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Election staff waits for women voters at a polling station in Swat. — Dawn
Election staff waits for women voters at a polling station in Swat. — Dawn

UPPER DIR/MINGORA: The women in Upper Dir, after several decades, cast their votes in the Saturday’s local government elections.

However, a clash over the issue of women vote left at least seven activists of PTI and JI inured in Wari, the second largest town in the district. In the past, local politicians and elders received harsh criticism from rights organisations for not allowing women to exercise their right to vote.

Sources said that by Saturday noon, two women managed to cast their votes in the far-off Barawal area. Although casting votes by the two women failed to encourage other women voters in Barawal, it alerted political parties in other areas of the district.

In Wari, women voters suddenly started showing up at 4pm at four polling stations. The local people said that JI asked its women members and supporters in Wari to come to the polling stations and cast their votes.


Female voters disenfranchised in parts of Swat


They said that hundreds of women voters thronged the four polling stations established at Government Primary School Kakad, Government Girls High School Wari Payeen, Government High School Wari Bala and Government Primay School Wari Payeen.

They said that Awami Ittehad, an alliance of the disgruntled candidates of PPP and JI and PTI, also brought out their women voters. The local people said that polling staff stopped women from entering the polling stations at 4:40pm, 20 minutes before the closing time. All those women, who had entered the polling stations by 4:40pm, were allowed to cast votes.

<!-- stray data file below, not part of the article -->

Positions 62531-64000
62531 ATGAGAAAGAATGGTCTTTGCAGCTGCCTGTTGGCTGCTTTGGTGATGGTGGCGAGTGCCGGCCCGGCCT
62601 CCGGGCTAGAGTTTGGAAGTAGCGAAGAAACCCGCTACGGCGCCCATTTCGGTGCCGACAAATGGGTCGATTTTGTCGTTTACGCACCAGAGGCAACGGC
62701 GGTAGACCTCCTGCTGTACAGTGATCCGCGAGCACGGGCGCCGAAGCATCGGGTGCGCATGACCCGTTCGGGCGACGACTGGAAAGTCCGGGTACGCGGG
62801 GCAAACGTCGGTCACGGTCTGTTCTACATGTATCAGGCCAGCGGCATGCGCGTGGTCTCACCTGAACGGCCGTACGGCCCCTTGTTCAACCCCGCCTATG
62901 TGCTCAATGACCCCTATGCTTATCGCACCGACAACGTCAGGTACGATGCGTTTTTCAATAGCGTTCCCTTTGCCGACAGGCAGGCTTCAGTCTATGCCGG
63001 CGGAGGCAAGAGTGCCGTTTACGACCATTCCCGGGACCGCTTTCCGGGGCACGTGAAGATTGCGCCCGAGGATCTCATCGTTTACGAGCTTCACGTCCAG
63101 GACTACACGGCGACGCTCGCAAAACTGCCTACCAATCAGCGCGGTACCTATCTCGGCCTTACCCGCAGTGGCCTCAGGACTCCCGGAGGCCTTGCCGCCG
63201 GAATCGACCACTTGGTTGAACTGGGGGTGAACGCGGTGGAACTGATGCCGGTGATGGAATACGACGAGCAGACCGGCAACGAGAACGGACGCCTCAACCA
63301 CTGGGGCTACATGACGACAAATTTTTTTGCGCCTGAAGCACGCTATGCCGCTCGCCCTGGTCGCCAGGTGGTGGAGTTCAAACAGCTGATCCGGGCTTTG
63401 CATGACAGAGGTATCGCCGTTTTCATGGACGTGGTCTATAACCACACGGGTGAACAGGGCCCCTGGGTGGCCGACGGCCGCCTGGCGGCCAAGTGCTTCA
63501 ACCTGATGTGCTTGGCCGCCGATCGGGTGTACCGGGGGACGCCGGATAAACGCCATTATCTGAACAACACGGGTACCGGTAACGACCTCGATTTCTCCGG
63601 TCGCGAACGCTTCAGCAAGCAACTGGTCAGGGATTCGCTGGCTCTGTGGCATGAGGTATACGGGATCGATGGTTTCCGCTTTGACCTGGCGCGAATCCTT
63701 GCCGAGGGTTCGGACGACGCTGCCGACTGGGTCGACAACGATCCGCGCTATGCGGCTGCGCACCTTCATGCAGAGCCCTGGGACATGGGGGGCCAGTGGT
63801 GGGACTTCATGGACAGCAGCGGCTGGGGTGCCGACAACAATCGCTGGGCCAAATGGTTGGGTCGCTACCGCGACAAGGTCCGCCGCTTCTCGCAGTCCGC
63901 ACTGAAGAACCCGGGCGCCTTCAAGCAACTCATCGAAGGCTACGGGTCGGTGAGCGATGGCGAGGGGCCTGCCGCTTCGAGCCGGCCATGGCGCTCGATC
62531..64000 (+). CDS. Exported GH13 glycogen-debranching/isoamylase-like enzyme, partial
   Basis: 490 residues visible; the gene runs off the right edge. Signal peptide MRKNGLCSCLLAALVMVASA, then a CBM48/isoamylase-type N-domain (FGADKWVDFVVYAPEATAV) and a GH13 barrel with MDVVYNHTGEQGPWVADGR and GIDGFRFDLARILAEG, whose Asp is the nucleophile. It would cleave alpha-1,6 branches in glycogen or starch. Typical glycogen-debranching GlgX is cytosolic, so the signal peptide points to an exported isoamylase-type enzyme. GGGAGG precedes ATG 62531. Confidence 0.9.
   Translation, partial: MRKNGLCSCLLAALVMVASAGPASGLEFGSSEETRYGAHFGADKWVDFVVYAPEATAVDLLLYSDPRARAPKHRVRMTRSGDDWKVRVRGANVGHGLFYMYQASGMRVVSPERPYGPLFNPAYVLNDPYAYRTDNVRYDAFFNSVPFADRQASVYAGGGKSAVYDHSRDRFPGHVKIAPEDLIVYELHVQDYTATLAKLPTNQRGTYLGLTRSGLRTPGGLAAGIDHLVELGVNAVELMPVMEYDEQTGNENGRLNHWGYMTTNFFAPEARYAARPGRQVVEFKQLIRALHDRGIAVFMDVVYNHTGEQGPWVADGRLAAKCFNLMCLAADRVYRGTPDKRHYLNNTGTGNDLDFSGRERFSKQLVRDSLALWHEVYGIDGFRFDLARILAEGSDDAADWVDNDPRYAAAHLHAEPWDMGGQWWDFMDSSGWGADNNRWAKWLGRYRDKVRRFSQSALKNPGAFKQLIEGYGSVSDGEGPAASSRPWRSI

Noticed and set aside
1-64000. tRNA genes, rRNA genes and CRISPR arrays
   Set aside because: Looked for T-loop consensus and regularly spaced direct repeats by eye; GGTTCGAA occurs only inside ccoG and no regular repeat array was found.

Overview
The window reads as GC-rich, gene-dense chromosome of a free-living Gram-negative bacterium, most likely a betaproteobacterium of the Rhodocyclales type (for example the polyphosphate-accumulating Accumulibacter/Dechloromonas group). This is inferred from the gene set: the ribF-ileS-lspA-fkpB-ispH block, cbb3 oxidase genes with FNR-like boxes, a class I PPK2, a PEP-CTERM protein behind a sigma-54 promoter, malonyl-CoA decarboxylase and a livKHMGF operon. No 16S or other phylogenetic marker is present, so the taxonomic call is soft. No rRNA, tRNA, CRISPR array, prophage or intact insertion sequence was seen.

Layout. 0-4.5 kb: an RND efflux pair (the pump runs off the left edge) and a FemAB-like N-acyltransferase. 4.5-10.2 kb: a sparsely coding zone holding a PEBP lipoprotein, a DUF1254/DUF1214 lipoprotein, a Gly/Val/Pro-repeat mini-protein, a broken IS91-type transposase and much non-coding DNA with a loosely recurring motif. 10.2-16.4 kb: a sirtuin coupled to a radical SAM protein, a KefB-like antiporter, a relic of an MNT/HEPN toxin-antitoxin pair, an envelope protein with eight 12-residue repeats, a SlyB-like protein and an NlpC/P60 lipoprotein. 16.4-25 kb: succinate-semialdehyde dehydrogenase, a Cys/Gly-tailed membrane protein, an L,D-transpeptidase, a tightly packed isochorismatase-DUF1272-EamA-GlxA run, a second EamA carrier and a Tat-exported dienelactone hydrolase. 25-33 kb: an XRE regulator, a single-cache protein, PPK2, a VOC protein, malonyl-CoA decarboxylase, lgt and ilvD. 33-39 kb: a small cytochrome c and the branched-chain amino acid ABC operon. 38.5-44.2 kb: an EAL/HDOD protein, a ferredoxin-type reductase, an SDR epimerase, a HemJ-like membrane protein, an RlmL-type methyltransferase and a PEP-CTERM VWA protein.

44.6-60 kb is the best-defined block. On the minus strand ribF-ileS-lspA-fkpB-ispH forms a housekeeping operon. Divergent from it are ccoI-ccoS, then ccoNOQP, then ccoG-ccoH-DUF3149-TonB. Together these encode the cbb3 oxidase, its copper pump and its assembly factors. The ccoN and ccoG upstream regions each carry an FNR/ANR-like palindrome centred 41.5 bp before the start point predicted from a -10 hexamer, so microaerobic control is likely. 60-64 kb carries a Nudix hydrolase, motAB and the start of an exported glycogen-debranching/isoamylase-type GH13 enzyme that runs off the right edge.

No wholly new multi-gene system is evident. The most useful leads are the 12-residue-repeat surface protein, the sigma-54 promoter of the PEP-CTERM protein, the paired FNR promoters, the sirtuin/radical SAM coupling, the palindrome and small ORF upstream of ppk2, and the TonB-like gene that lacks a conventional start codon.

The PTI workers, they said, protested when their women voters were not allowed to enter the polling stations. It led to exchange of harsh words among the PTI workers and activists of other parties. A PTI worker, eyewitness said, was knifed and injured. He was shifted to the nearby hospital where activists of different political parties gathered.

A clash erupted in the hospital in which knives, batons and stones were used. At least seven persons received injuries in the clash. Eyewitnesses said that police did not intervene to stop the fight.

Army troops were called in to control the situation. It was unclear as to how many women cast their votes in the district, however, it was a historic day because they exercised their right to vote for the first time after the 1970 elections.

In Swat, the rights activists have criticised those elements, who barred women from casting their votes in some areas of the district in the local government elections.

Although in most of the areas in the district women exercised their rights to vote, yet in some areas even a single woman didn’t cast her vote. The women polling stations in such areas including Chatekal, Shukhdara, Khazana, Odigram, Guli Bagh, Fatehpur and Kabal wore a deserted look.

“Our men did not allow us to go to the polling station,” said a woman teacher in Galoch area of Kabal tehsil.

There was no separate polling station for women in some areas which also became a hurdle to women voting. “It was not possible to go to the same polling station. It was so congested that even 50 per cent of men could not cast their votes,” said Rashid Khan, a resident of Chatekal.

Although no written agreement was made about barring women from casting votes, yet men didn’t allow their women relatives to visit the polling stations.

“It was planned as no political party sent its polling agent to the polling station,” said Sultana Kausar, a presiding officer at a women polling station in Odigram.

Some local people said that participation of women in election process was not important as they could not cast their votes against the wishes of their men.

However, social and human rights activists criticised local men for not allowing women to cast their votes in the name of culture and traditions.

“The women, who were not allowed to cast their votes, frequently visit the office of Benazir Income Support Programme to get money. It is strange that they did not come out to cast their votes as it is their constitutional right,” said Amjad Sahab.

Published in Dawn, June 1st, 2015

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